The world of insurance is complex, slow-moving and in much need of digital transformation. Shift Technology’s Jérémy Jawish, Eric Sibony and David Durrleman set out on a mission to transform it, delivering the only AI-native decision automation and optimization solutions built specifically for the industry. Since the company’s founding in 2014, Shift has made a name for itself in the insurance world, announcing its $220 million Series D round and a market valuation of more than $1 billion. The company now serves more than 100 customers in 25 different countries and has analyzed nearly two billion claims.

Getting to this point has taken time, determination and passion from a team of first-time founders who saw an opportunity to fix a broken global industry by taking an international and multi-product approach early on. I sat down with Jérémy to discuss his decision to build a company from scratch, the importance of trust when it comes to co-founders and the board, why passion is so important, his tips on choosing investors and much more.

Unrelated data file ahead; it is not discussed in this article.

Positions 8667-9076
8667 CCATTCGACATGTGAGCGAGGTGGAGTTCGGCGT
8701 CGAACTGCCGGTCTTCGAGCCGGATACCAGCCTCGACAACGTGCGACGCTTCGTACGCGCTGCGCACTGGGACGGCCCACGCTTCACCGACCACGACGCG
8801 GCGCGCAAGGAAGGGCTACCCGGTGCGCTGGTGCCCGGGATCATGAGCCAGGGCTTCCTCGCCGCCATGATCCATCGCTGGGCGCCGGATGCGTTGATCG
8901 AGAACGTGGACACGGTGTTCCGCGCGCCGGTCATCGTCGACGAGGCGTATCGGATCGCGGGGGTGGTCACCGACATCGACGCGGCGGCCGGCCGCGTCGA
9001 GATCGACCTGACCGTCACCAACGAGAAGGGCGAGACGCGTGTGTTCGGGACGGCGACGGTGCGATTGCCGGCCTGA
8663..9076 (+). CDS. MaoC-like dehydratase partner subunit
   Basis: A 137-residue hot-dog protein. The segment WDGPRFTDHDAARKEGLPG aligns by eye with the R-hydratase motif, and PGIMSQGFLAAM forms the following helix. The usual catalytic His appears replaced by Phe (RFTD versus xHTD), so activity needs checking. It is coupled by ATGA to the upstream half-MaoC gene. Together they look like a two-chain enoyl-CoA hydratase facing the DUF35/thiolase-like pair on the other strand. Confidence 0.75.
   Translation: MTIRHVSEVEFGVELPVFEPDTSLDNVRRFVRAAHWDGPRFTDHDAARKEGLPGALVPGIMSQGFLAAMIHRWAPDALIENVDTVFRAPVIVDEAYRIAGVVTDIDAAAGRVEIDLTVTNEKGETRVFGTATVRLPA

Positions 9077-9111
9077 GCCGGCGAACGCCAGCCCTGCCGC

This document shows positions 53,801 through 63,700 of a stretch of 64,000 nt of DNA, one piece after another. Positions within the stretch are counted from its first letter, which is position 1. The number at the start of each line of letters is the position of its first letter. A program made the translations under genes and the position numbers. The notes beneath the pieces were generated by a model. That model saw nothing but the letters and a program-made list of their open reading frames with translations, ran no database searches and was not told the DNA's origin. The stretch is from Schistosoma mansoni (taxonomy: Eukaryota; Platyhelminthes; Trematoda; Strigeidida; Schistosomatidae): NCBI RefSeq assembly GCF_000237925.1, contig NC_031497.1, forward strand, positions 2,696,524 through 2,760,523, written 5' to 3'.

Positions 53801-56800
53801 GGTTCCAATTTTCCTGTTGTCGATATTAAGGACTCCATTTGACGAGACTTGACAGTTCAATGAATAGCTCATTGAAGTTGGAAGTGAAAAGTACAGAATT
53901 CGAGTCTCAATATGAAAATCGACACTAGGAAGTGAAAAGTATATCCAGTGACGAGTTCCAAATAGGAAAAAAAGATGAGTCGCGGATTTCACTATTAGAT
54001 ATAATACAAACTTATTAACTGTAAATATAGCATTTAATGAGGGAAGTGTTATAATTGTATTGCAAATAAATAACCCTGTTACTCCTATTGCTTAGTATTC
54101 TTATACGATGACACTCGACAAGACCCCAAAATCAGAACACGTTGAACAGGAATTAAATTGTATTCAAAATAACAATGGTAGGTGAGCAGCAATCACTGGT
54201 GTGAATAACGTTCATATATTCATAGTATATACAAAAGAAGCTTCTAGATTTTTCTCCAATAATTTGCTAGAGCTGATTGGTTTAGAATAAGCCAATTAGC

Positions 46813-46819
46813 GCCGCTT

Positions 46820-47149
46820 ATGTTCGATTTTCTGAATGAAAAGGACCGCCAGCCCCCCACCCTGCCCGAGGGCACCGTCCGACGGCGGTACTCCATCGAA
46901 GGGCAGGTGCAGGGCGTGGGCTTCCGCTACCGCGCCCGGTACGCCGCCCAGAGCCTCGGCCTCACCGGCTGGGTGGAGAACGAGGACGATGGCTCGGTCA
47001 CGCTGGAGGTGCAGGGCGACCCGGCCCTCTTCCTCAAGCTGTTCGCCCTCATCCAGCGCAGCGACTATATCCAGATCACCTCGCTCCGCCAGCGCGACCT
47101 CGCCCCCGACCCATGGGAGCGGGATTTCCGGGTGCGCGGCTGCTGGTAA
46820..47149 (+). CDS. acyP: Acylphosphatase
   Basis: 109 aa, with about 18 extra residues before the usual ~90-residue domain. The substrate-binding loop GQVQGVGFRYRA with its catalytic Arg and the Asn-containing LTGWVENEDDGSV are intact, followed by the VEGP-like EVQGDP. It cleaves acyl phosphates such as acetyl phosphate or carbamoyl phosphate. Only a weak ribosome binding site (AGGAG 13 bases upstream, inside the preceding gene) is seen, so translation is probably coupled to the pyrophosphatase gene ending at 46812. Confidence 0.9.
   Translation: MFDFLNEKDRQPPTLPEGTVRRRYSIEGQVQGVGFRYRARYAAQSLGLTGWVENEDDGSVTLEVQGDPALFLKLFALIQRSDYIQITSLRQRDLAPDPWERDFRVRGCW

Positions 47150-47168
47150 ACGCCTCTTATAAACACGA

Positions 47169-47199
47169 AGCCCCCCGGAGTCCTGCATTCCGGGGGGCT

Let’s start at the beginning - you were an intern at a large insurance company. When did the idea of Shift emerge? 

I first thought about entrepreneurship because I wanted to work with Eric, my co-founder, on something that was ours. During my internship, I realised there was something broken in the industry. The experts were looking at everything manually, even though there was so much we’d studied in mathematics that could be applied. 

So there was definitely an opportunity for a software service. At the same time, I felt that if I could do anything, I’d do it with Eric. He’s one of the smartest people I’ve ever met and passionate about the subject. That’s how it came about. 

When did you know that it would be a company you’d start from scratch?  

It was very natural. Eric, David, and I didn’t ask ourselves a lot of questions. We went for most things on gut feeling. This is how we built the company. We did what we felt was right rather than relying on an Excel spreadsheet.